So you are beginning drums! If you are like me, you have probably been a drummer all your life (but maybe didn't know it)! Do you find yourself constantly tapping out rhythms or making rhythmic noises either out loud or in your head? No,you're not crazy--you're a drummer.
The first thing that you will need to do is to decide what kind of equipment you will need to begin your study of drumming. There are a lot of choices and the process of selecting your equipment can be rather confusing for the beginning drummer.
We have included information about the basic pieces of equipment that you will need, as well as examples of what is available and resources for purchasing equipment at reasonable prices.
So, you first of all need some Drum Sticks. There are hundreds of kinds and sizes. For beginning drums, I would recommend that you start with a good basic stick--at least Size "2-B" for regular playing.
Invest in a good Practice Pad. There are times when you want to practice without waking everyone in the house!
If you are thinking about buying a drum set, in the beginning it would be wise to look for a decent used set or an inexpensive set with cymbals included. Keep the investment low until you have enough experience to know what you really want in a set.
Cymbals can be the most expensive part of a drum set. Some of the new inexpensive sets come with cymbals. This is a good idea because when you know a little more, you can upgrade your set with better cymbals.
So that should be enough beginning drums equipment to get you started. If you need a good place to buy equipment, I highly recommend that you check out the online dealers! I bought both of my drum sets and countless cymbals from them. I have found them to be honest and fair and to deliver quality goods. Here are links to two of my personal favorites:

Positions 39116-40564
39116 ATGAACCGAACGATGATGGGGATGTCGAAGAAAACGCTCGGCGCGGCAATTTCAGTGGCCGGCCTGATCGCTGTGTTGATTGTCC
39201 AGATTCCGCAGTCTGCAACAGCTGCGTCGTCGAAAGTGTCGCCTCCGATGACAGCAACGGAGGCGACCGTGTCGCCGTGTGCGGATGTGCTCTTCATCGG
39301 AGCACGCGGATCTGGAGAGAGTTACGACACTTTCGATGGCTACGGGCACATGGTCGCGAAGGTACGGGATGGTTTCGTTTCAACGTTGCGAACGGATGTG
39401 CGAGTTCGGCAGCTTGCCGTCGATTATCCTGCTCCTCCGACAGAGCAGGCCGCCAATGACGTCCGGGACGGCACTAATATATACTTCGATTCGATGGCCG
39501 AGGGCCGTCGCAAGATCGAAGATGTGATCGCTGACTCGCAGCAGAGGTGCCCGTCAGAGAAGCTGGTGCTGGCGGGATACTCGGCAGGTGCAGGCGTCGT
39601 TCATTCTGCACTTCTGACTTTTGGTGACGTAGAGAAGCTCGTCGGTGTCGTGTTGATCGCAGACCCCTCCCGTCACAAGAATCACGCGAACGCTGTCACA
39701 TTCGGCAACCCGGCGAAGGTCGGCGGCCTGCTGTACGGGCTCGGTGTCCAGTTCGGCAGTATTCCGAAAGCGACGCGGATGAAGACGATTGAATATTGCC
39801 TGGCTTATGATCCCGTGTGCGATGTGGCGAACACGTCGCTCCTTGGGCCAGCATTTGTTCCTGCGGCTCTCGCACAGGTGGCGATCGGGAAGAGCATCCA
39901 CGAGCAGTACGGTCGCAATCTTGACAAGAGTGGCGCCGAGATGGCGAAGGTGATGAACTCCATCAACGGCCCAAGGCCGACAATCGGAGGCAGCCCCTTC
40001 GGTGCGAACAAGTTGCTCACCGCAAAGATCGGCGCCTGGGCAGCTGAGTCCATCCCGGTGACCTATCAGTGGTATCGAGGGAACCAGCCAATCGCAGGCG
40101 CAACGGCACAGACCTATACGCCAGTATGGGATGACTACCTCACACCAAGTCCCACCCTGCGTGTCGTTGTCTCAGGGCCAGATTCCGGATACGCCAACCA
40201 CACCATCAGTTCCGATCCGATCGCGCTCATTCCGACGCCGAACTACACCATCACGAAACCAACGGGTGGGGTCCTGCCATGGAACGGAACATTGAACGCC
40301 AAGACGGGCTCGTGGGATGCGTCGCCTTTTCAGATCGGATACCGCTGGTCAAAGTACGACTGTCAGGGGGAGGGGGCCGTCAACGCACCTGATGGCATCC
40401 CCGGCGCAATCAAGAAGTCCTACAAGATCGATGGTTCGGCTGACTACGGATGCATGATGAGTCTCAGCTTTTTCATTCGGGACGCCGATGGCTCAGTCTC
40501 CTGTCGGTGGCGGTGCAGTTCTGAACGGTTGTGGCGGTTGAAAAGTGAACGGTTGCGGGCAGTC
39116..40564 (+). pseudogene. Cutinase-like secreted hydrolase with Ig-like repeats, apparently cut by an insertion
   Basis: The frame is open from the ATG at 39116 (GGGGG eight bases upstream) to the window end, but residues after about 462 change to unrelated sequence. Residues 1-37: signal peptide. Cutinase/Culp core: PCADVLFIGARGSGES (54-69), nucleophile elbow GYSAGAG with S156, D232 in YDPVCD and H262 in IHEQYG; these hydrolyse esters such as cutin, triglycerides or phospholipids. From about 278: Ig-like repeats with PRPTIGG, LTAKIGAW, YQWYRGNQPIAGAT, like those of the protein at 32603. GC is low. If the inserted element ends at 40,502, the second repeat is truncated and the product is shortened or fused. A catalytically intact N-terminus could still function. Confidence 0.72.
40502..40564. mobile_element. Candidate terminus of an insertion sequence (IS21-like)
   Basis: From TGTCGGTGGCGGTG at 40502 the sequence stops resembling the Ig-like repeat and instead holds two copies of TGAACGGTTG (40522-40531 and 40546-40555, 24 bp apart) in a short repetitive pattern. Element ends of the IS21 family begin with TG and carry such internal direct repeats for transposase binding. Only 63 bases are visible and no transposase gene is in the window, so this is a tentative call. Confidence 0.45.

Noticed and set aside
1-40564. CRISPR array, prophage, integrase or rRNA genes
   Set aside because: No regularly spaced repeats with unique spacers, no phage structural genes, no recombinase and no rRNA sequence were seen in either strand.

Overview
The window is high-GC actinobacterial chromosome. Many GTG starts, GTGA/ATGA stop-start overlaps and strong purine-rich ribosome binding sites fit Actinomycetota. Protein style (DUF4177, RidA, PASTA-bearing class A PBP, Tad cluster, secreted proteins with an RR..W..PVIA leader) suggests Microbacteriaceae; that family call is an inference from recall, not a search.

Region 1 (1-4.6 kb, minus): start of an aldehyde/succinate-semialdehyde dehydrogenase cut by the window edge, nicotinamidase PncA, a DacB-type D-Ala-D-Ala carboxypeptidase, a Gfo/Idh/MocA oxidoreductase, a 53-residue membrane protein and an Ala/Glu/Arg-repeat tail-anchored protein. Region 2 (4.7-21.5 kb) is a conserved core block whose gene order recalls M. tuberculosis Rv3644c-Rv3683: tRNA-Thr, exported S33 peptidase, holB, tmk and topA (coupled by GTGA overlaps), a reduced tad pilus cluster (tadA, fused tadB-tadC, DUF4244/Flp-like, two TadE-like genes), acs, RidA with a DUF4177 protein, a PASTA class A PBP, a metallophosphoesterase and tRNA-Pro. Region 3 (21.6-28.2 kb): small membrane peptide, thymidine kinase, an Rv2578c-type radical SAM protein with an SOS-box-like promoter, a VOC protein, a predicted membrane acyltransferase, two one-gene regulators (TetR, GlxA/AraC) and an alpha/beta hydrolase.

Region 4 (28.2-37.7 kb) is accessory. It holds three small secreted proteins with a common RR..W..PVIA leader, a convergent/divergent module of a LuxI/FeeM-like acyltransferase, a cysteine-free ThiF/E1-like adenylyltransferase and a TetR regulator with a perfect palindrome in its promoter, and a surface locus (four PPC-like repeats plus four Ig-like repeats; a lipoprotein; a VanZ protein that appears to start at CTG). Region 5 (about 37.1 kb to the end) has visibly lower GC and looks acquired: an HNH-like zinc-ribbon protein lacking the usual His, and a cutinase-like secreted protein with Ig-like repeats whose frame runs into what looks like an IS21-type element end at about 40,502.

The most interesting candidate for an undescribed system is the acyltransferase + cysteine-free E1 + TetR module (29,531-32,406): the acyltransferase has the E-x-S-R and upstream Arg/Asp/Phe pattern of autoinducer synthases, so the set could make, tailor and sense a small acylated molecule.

SETTING UP YOUR DRUMS
You just got your new drum set and you are standing there looking at all of the parts--NOW WHAT? No need to worry just click here for A detailed step-by-step manual for setting up a drumset
Now you are standing there looking at your new drum set and wondering "Why do they sound like I am beating on old barrels?".Well, a bit of customizing is in order!
Are two heads better than one?
Some drummers swear by one head on their toms or basses. Most drummers use double-headed toms. It's all a matter of the kind of sound you're looking for. Single-headed toms tend to sound a little thinner than a double-headed drum. (For a good recorded example of single vs. double, listen to some Rush albums before Neil started using two heads on his 6", 8", and 10" toms, then listen to "Presto". His newer double-headed small toms have a bit more sweetness.)
Bass drums also sound different depending on the presence of a front head. Single-headed bass drums will be somewhat quicker, but with less low end.
How Do I Tune My Drums?
You will find a detailed discussion of tuning and sound at Tuning Drums.
How Do I Start Playing?
Of course, you should take advantage of all of May Music Studio's Absolutely Free Drum Lessons. These lessons cover virtually every aspect of drumming.
If you want a more intensive course, try BEGIN DRUMMING. This course is really great and one of the best things about it is that you can put the video lessons on your iPod and take them wherever you go! Take just a moment to check it out--I think that you will be impressed.